Today Secretary of Homeland Security Janet Napolitano extended the deadline for states to comply with implementation provisions of the Real ID Act and regulations from May 11, 2011, to January 15, 2013. New guidance is expected in coming months. NCSL remains engaged on these issues with the department. (NCSL staff contacts: Molly Ramsdell, Helen Narvasa)


This week the U.S. Senate attempted to clear S. 23, legislation revamping federal patent laws. However, the going has been slow as a bevy of related and unrelated amendments have dominated floor debate. One of those amendments, by first-term Utah Senator Mike Lee, would have put the Senate on record as favoring a balanced federal budget. The amendment drew 58 favorable votes, two short of the 60 needed procedurally and nine short of the two-thirds it would take to pass a proposed constitutional amendment. Earlier in the week, Louisiana Senator David Vitter offered an amendment that would prioritize debt obligation payments if Congress fails to increase the national debt ceiling. The $14.29 trillion national debt ceiling will be hit sometime this spring. Senator Vitter’s amendment would compel U.S. bondholders, including overseas holders, to be paid first out of any revenue in the federal treasury. The amendment failed 47-52 but provides an early peek at the rough road ahead for upping the debt ceiling. Don’t leave your seats! (NCSL staff contacts: Michael Bird, Jeff Hurley)


Thirty-four  areas of “potential duplication, overlap, or fragmentation” and 47 additional “cost-saving and revenue-enhancing areas” were presented to the House Committee on Oversight and Government Reform by the Comptroller General of the United States Gene Dodaro this week. Last year, Congress passed legislation requiring presentation of annual reports to Congress from the Government Accountability Office (GAO) that identify federal programs, agencies, offices and initiatives that have duplicative goals or activities. Surface transportation, natural disaster emergency assistance, domestic food assistance, teacher quality and employment/training programs are among state-federal initiatives cited for duplication, overlap or fragmentation. Farm payments, the essential air service, tax-exempt government bonds, mandatory Social Security for state and local employees, improper Medicaid payments and Medicaid supplemental payments make GAO’s “cost-saving or revenue-enhancing” scorecard. The report is likely to draw much attention as Congress and the administration negotiate appropriations, budget, debt ceiling and related fiscal issues this year. The full GAO report (GAO-11-441T) is available at (NCSL staff contacts: Michael Bird, Jeff Hurley)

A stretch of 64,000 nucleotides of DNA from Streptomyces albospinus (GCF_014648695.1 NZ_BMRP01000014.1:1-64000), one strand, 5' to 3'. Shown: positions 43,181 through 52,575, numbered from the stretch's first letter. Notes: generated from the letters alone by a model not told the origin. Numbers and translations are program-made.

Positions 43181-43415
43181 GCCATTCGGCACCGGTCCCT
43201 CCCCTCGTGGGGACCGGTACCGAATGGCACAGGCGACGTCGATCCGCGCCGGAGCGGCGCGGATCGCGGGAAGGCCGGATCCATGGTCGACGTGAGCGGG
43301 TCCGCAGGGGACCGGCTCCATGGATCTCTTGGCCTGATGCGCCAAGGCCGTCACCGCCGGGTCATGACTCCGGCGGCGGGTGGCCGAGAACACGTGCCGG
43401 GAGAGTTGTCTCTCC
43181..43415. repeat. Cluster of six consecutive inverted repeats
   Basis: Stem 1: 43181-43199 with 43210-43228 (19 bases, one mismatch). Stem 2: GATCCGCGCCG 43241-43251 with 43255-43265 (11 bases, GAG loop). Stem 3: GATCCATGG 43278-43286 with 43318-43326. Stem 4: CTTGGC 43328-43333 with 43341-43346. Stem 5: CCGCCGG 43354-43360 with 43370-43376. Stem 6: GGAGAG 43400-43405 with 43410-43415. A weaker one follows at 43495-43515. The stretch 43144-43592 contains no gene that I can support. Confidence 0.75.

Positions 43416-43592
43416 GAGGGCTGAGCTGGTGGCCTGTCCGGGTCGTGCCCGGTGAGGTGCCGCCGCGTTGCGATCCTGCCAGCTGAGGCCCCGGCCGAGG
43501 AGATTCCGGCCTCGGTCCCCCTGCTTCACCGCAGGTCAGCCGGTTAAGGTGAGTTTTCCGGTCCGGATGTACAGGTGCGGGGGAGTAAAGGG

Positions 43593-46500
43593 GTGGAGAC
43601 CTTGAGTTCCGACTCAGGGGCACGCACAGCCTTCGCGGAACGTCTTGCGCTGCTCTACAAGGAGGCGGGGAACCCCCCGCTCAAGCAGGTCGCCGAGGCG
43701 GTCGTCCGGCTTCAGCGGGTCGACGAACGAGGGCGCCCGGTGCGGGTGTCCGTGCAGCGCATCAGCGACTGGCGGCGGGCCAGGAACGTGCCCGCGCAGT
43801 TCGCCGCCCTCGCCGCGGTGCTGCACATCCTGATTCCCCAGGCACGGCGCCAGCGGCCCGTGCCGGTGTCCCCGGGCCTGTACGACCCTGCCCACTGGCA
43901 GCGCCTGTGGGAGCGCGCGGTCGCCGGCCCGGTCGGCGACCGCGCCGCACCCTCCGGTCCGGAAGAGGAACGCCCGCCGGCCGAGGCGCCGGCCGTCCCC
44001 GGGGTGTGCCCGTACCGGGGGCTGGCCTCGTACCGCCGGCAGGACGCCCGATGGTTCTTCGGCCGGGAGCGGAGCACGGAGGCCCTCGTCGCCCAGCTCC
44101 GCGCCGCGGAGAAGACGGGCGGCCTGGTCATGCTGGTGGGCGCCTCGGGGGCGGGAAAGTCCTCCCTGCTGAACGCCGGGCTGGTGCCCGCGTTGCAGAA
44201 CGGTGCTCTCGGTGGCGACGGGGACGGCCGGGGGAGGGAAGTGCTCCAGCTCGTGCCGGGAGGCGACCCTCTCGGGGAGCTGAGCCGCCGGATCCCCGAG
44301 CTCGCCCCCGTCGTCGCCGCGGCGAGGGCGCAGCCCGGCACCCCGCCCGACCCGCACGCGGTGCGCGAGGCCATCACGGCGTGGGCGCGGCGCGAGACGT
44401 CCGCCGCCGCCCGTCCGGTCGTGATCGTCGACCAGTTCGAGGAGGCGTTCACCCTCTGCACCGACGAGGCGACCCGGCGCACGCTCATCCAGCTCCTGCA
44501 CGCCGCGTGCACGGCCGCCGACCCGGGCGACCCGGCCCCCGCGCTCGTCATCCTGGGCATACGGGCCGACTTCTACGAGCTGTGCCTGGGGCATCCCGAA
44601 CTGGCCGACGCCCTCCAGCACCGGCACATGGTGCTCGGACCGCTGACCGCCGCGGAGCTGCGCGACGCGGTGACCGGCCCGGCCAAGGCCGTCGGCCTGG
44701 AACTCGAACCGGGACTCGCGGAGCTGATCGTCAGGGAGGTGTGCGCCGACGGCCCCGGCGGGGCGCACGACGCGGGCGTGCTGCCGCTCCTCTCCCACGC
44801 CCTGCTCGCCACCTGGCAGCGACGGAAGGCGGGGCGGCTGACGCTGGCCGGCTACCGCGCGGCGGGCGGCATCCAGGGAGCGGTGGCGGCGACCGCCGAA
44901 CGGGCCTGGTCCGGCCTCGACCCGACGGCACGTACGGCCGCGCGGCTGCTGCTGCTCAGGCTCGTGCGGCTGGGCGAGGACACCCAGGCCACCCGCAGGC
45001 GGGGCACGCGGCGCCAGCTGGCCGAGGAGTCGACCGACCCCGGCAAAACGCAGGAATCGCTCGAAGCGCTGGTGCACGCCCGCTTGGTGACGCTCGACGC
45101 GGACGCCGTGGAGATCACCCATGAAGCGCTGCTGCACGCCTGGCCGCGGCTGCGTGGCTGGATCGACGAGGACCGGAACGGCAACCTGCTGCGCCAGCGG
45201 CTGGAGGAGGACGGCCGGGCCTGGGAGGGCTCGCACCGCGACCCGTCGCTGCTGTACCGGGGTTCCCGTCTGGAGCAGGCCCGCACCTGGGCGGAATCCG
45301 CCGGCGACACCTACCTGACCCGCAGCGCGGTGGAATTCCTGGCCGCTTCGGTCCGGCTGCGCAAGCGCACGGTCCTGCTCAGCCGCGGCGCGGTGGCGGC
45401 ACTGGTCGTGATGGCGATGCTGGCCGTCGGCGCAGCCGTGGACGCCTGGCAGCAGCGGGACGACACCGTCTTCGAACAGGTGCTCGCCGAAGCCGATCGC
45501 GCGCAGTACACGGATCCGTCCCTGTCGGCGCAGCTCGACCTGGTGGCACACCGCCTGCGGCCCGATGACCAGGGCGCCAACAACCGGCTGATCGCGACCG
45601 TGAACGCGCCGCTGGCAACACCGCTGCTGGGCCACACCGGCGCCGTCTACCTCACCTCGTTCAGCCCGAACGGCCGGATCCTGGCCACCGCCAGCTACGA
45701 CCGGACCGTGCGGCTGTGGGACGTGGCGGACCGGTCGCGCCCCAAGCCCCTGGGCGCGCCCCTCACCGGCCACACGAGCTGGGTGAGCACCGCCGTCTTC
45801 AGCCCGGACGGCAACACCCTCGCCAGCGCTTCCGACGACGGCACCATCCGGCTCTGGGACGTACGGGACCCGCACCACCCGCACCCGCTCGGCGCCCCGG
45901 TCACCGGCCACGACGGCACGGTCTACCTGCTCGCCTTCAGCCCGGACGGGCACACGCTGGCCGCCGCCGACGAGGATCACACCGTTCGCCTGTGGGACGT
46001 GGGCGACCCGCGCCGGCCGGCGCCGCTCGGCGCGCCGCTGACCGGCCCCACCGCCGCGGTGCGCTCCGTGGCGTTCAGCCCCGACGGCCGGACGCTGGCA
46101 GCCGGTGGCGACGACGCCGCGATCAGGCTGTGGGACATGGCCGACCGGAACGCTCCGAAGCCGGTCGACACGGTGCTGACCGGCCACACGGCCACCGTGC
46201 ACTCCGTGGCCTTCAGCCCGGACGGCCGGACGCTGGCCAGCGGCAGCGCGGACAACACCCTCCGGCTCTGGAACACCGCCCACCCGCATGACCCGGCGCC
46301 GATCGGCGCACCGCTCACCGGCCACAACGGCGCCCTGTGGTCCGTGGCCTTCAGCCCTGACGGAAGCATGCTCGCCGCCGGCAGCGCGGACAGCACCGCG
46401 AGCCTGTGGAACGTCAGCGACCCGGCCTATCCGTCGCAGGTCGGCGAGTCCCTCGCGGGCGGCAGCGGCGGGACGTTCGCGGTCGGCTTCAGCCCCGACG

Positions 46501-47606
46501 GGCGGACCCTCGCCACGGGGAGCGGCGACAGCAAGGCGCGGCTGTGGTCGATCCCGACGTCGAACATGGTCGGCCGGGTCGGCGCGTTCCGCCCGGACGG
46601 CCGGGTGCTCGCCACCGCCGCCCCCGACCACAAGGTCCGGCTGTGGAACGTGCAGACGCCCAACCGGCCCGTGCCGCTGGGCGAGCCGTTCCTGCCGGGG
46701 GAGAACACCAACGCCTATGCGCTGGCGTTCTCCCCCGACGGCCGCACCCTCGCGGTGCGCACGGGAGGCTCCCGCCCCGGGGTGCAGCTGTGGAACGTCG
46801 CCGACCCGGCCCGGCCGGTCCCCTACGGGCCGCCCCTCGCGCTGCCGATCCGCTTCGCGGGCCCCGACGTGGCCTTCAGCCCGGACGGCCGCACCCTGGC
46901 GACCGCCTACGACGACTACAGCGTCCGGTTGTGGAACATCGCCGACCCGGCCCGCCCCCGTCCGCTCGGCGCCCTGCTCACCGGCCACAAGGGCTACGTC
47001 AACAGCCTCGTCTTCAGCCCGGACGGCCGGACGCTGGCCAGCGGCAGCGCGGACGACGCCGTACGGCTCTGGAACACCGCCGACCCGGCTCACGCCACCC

Yesterday, U.S. District Judge Roger Vinson ruled that the administration could continue its Affordable Care Act implementation activities in states legally challenging the law, with two caveats. The first condition compels the administration to move forward on its appeal of his decision that found the act unconstitutional within seven days. A second condition requires the administration to request expedited consideration in either the federal Court of Appeals or the U.S. Supreme Court. Yesterday’s ruling constituted a response to the administration’s “motion to clarify” Judge Vinson’s Jan. 31, 2011 decision. (NCSL staff contacts: Joy Johnson Wilson, Rachel Morgan)